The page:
No, this isn’t a reference to Oasis’s iconic album of 1995. ‘Morning glory’ is a private matter… unless Liam Gallagher was singing about the plant in the Convolvulaceae family that unfurls in the early morning.
We digress – let’s bring things back to PR.
Because what is PR if it isn’t story telling?
As the world changes, modernises and digitises, public relations becomes a perpetually broadening discipline, overlapping with content, social media, SEO and more. But none of this changes the basic function of us lowly PRs – as Ab Fab’s Edina so eloquently puts it, we “make things fabulous, make the crap into credible, the dull into delicious.” Put simply, we sell stuff.
Since the dawn of humanity, we’ve been using stories to forge relationships, connect, share information and entertain. From cave paintings to virtual reality, they’re ingrained in society – and in business too. From services to software, all businesses are vying for a share of voice in order to sell their product.
Take Starbucks, the international coffee behemoth, which took its name from the first mate in Herman Melville’s Moby-Dick. It’s something customers can relate to.
If you don’t believe me, well, it’s science. As this New York Times article explains, studies have shown we enjoy fiction more than fact. Stories stimulate us because they activate more of the brain. More so than statistics, stories stir emotions and empathy. We experience the story as if it were ourselves taking part; we feel.
In the world of PR, the ability to tell a story is more often than not the key to achieving cut-through. Well told, your story can grab a reader’s attention, make your news and content relatable and begin influencing your audience’s response to your business. It’s the start of a relationship – the clue’s right there in what we do; public relations – between business and customer, especially if the end-user can see a benefit in what you’re offering.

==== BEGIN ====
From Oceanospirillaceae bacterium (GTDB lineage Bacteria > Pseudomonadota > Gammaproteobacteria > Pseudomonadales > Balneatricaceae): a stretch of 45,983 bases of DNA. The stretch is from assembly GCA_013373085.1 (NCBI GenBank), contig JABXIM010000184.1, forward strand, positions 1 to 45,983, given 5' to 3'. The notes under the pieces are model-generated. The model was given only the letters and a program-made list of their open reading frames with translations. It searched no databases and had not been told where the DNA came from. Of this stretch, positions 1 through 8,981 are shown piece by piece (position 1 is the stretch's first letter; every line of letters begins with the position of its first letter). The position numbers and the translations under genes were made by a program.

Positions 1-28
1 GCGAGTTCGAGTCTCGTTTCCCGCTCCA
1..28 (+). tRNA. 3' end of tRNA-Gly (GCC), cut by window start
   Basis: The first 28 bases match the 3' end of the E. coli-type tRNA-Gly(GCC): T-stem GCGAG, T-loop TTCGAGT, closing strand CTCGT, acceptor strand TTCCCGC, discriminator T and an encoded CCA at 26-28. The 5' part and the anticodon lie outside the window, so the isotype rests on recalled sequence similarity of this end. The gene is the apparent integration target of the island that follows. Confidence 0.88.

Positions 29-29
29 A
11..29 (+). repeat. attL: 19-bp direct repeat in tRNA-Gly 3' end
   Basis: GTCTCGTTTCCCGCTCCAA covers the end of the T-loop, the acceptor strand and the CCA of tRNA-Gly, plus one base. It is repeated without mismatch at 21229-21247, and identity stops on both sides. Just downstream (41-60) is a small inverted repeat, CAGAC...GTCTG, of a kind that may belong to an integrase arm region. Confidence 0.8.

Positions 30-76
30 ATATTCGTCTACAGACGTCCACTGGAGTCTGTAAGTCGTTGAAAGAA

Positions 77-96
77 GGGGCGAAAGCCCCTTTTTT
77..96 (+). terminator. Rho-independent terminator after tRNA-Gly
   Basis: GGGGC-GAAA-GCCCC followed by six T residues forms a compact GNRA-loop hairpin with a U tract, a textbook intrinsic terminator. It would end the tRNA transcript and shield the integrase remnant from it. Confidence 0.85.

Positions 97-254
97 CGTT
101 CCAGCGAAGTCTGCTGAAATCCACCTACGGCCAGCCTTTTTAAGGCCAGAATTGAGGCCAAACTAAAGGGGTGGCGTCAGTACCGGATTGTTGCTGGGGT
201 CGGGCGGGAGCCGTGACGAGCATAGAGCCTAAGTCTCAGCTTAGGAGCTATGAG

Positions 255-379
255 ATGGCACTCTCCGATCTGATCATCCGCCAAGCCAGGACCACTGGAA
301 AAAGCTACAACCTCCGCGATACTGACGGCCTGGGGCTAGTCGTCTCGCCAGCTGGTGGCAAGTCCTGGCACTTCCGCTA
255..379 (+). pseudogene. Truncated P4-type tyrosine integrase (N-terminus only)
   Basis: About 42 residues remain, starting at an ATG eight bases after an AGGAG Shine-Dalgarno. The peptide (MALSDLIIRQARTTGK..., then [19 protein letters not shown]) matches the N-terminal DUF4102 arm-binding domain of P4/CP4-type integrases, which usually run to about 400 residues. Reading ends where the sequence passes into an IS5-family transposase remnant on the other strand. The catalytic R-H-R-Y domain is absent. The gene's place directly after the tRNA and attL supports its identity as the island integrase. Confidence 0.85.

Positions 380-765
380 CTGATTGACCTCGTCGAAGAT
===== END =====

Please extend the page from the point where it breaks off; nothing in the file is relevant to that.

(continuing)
So, what makes a great story?
You don’t buy toothpaste because you simply want to own a tube of toothpaste; you buy toothpaste to have healthy, glistening, pearly whites. So, selling a product is about more than the product; it’s about the idea, the vision, the dream.
A story should start with questions; who, where, how, why and what. In the case of the toothpaste, who made it, where was it made, how was it made, why was it made, and what is the benefit to the end-user. If you can define the Ps of storytelling – people, place, process – you’re off to a good start.
For example, there’s a reason that profiling the executives of a business produces a good PR story – it humanises the company. A reader can understand the difficulties of bringing a product to market and relate to the story of a CEO struggling to make ends meet. Similarly, the story of a company’s foundations and its route to success make it genuine. The place makes it tangible, the process makes it authentic.
So, when crafting your business’ story, think of all the elements that bring it to life. Weave them into your communications and you will build a stronger, more genuine connection to your customers.